Suzanne Nossel headshot

Photo by Beowulf Sheehan

Every Friday, we discuss tricky questions about free speech and expression with our CEO Suzanne Nossel, author of Dare to Speak: Defending Free Speech for All, in our weekly PEN Pod segment “Tough Questions.” This week, we spoke with Suzanne about PEN America’s Writers on Self-Censorship town hall meeting, which took place this week; how students are vital advocates in the fight against book bans, including PEN America’s upcoming teach-in for students; and President Biden’s virtual Summit for Democracy, as well as China’s response to the summit. Listen below for our full conversation (our interview with Suzanne is up until the 10:21 mark).

On PEN America’s Self-Censorship Town Hall

“The reason we chose to focus on self-censorship is that it is a topic of discussion among writers that I have been hearing more and more about, that people have been writing about—that is uncomfortable, that is multifaceted, that connects with a lot of our public debates, whether it’s overt censorship by government or pressures from the left, in terms of how certain topics like issues of race, and equity and inclusion, are dealt with and talked about, and so, I really wanted to put that on the table with a diverse group of writers to kind of explore this issue.

“There is a continuum between self-censorship and voluntary restraint. Voluntary restraint is something that all of us do all day long. You know, we don’t say everything that comes to mind, we exercise discretion and forethought. We try to avoid offending others for the most part, and that’s healthy and essential. I think one of the reasons our discourse has become so fractious in recent years is a kind of lapsing of voluntary restraint, and a loosening of taboos. So there’s that side of it, which is essential to living together in society, and then there’s—as you move along a continuum, there are forces and pressures that lead to a less benign form of self-restraint, where you cross into self-censorship, where there are viewpoints, opinions, [and] perspectives that people want to air, and believe should be aired, but that they don’t air for fear of reprisal, stigmatization, and other sorts of repercussions. I think that’s where it becomes problematic, and you have whole subject areas that get taken off the table for discussion.”

On How Student Voices Can Help Fight Book Bans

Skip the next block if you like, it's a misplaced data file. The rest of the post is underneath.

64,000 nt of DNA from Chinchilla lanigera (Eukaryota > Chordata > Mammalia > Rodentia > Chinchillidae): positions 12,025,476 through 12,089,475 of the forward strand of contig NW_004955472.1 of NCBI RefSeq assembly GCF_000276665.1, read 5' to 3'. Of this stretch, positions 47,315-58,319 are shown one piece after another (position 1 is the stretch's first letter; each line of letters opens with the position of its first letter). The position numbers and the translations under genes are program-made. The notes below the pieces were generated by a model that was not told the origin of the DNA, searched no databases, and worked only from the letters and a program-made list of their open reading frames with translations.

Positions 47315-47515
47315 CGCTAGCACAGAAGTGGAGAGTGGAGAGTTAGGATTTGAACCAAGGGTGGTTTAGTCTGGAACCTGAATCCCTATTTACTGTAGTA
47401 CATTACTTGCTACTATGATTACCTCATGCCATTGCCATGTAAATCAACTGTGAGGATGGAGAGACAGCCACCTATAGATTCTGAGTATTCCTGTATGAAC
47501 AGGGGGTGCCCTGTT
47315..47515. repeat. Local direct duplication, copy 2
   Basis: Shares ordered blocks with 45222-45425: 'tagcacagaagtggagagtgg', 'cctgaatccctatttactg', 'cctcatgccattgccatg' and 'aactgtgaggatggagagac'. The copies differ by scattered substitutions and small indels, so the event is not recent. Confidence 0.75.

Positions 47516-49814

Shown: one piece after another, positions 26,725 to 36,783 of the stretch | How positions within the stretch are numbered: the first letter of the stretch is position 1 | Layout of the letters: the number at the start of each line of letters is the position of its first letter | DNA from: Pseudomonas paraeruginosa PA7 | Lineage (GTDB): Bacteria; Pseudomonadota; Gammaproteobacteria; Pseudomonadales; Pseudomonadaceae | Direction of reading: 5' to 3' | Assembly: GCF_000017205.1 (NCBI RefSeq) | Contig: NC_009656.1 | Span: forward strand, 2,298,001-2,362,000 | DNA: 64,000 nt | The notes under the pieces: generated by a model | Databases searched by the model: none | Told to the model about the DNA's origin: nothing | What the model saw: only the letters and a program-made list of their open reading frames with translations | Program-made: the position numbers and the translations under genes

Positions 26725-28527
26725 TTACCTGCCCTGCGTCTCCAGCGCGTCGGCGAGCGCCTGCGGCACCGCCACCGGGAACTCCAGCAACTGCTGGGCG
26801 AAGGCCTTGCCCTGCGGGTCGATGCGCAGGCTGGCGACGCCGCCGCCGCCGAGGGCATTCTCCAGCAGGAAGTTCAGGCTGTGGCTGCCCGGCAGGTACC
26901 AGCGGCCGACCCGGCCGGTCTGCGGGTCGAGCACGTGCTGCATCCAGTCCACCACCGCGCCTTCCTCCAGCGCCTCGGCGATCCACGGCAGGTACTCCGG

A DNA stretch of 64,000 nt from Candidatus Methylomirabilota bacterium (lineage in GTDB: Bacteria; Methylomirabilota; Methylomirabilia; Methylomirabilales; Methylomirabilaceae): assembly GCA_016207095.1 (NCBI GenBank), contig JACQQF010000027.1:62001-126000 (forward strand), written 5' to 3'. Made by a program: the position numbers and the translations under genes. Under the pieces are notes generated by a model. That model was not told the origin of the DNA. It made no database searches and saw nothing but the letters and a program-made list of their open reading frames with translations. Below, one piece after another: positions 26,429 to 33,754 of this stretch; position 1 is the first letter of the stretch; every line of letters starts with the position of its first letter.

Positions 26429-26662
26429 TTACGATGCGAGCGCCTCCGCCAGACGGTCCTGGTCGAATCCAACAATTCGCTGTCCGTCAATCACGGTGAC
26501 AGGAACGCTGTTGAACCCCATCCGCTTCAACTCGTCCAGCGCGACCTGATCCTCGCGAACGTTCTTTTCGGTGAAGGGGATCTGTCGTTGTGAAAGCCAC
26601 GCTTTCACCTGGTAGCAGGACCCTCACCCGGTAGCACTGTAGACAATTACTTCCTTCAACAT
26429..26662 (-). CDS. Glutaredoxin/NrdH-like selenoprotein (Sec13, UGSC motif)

“What we’ve seen over the last several months is this really quickening spate where book bans have become kind of a political tool, and a way of pushing back against what some communities and officials see as a sort of overbearing emphasis on efforts to include diverse perspectives—stories about people of color, about LGBT individuals—it always gets mixed up with material that is sexually explicit.”

“Students are really crucial allies. They have, I think, an instinctive sense of not wanting to be told what they can and can’t read, and not liking the idea of books being withdrawn from a library or classroom shelf. They have a passionate, powerful voice in this, and our goal through this teach-in is to really equip them with the tools, the arguments, the legal grounding, the methods, for how to make their voices heard in these local debates in front of their school board, in front of their principal, their teacher, the librarian, and to exercise their free speech rights—to demand the freedom to read, which is really what’s at stake here.”

On President Biden’s Virtual Summit for Democracy, and China’s Response

“In a way, it’s a mark of the success of the democracy movement that everybody now has to call themselves a democracy, it’s sort of seen as laughable if you don’t—you’re confessing to something improper and illegitimate if you don’t—and so, I think that represents a victory of sorts. But the important thing is that the idea of democracy not be hollowed out, and that this notion that democracy is whatever you want—that it’s iron-fisted, one-party rule by the Chinese Communist Party—that people not be deceived by that. And I think this Summit of Democracy, where there has been an effort to pull together legitimate democracies and draw some lines—which is politically difficult and sensitive—I think that’s really important. It’s a stand on behalf of genuine democracy, not just a term that can be manipulated for any purpose.”